VII.8. Risk management in options trading.

A trader [XIV.34] when trading options, it is necessary to take into account not only the risk of an incorrect assessment of volatility. Inaccuracy of other source data also leads to errors in determining the theoretical value of the option. These risks are characterized by such spread parameters as delta, gamma, theta, vega and rho. Let’s present them in a generalized form.

Delta risk (risk of adverse price change) — the risk of a change in the price of the underlying contract in the opposite direction to the expected one By creating a delta-neutral position, we are trying to achieve insensitivity of the initial position to the direction of the change in the price of the underlying contract. Delta neutrality does not always eliminate the risk of price changes in an unfavorable direction completely, it usually provides immunity to risk in a certain range

Gamma risk (curvature risk) is the risk of a significant change in the price of the underlying contract in any direction. The gamma of a position is an indicator of the sensitivity of a position to significant changes. In the case of a positive gamut, this risk does not actually exist, since theoretically, with a change in the price of the underlying contract, the value of the position increases. However, in the case of a negative scale, a significant change in the price of the underlying contract can lead to a rapid loss of the theoretical advantage of the position. When analyzing the comparative characteristics of different positions, a trader should take into account the consequences of such a change.

Theta risk (temporary decay risk) is the risk that the price of the underlying contract will not change over time. This risk is the opposite of gamma risk. With a significant change in the price of the base contract, the value of positions with a positive range increases. But if the price change has a positive effect, then the time factor is negative. A positive gamma always corresponds to a negative theta. A trader with a negative trend should always estimate after what time the theoretical advantage of the spread will become zero. For a position with a negative teta, a price change is needed. If it does not happen, will this position be profitable in a day, a week or a month?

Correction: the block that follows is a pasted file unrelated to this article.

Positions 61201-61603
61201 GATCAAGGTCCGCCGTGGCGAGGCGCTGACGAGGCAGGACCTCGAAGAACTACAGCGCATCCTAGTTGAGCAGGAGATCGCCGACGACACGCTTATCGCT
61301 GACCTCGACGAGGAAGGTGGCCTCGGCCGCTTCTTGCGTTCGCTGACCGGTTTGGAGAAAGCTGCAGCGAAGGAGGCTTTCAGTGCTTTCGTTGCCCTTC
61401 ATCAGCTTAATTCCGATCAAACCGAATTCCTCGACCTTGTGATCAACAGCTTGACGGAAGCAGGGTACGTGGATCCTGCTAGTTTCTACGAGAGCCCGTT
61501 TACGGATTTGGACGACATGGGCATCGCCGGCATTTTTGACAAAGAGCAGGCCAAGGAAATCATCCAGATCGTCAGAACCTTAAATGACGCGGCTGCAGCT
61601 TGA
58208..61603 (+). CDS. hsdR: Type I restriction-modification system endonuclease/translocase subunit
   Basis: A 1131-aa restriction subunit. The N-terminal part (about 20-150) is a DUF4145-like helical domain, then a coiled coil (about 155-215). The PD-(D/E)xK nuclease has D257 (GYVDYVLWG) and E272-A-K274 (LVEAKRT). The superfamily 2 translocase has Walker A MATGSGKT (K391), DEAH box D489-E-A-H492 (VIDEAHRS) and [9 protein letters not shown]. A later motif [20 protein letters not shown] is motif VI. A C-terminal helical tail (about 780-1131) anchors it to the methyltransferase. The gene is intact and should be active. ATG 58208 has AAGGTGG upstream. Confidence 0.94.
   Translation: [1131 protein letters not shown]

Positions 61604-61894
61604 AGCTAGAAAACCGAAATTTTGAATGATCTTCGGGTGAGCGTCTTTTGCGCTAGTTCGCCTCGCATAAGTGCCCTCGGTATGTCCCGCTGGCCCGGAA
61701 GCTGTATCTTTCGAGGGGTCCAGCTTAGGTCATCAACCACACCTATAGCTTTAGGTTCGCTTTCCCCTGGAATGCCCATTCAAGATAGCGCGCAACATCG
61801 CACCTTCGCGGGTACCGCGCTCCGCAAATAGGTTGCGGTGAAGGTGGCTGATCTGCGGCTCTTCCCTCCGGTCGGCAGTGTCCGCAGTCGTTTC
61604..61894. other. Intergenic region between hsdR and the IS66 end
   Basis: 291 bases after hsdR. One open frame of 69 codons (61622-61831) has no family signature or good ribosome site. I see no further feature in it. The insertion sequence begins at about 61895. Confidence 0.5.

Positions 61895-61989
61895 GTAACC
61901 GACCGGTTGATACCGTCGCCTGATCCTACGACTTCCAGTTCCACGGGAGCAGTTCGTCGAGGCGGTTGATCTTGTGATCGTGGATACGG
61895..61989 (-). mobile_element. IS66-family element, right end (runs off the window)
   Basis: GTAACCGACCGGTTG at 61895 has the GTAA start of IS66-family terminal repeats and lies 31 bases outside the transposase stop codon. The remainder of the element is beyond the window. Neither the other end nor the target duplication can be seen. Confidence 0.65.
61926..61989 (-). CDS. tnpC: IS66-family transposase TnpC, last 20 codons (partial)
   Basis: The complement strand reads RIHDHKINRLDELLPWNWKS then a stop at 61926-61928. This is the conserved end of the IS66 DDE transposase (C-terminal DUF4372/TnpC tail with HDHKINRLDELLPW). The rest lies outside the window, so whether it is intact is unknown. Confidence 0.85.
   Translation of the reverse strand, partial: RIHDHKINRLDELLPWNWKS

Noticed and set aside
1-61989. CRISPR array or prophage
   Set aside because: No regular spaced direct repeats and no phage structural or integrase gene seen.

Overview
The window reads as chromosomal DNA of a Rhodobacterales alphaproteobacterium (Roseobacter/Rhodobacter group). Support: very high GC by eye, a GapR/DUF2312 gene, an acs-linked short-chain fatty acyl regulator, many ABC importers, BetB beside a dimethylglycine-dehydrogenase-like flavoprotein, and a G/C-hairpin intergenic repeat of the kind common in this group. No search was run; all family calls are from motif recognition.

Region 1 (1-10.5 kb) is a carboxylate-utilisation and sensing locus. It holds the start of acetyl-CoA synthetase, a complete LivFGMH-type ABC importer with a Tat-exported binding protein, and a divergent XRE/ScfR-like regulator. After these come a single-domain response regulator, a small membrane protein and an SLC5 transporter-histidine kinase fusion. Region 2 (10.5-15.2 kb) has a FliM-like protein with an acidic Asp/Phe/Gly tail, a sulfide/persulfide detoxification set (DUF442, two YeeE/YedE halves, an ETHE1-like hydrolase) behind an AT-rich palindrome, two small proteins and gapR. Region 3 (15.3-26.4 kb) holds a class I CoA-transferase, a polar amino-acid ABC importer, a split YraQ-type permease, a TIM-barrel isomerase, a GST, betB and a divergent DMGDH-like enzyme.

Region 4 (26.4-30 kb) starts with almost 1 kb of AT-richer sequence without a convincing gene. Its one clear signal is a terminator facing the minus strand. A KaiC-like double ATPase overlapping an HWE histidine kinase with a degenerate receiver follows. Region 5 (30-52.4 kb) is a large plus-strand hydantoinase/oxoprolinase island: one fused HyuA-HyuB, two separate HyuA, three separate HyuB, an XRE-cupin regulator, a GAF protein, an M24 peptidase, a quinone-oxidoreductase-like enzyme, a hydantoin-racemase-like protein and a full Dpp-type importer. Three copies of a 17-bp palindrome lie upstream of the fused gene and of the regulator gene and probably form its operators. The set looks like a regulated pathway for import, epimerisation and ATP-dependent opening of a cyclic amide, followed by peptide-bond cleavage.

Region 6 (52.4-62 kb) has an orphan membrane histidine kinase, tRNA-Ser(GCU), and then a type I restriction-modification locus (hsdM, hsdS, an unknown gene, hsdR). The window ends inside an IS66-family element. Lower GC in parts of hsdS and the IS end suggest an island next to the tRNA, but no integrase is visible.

Beta risk (volatility risk) is the risk that the volatility indicator we have entered into the model will be incorrect. In the case of an incorrect estimate of volatility, we assume an incorrect distribution of the prices of the underlying contract over time. Since positions with positive vega depreciate with falling volatility, and positions with negative Vega — with its growth, vega risk exists for all positions. A trader should always be interested in what value of volatility his position will cease to be profitable.

Ro-risk (interest rate risk) is the risk of changes in interest rates during the term of the option. For a position with a positive po, an increase (fall) in interest rates is desirable (undesirable), and for a position with a negative po, the opposite is true. As a rule, the interest rate is the least important of the indicators introduced into the model,” and the risk concerns the trader only in some situations.

The main idea of risk management when trading options is to select such a strategy and its parameters that will allow you to get the maximum profit.

When we have designed a strategy and see that the situation is not going in your direction, there is a need to either continue designing, buying or selling stakes and bonds, thus making changes to the strategy, or you need to quickly get rid of all positions. If the instrument is liquid, then it will be possible to get rid of it without much loss. Considering that options as a tool have a time decay, which is actually used to earn money in most strategies, it is sometimes useful to cut it off as a factor that reduces your account. In this case, it is worth taking a closer look at intraday trading. This is useful when buying put or stake strategies, i.e. Long Put and Long Call.

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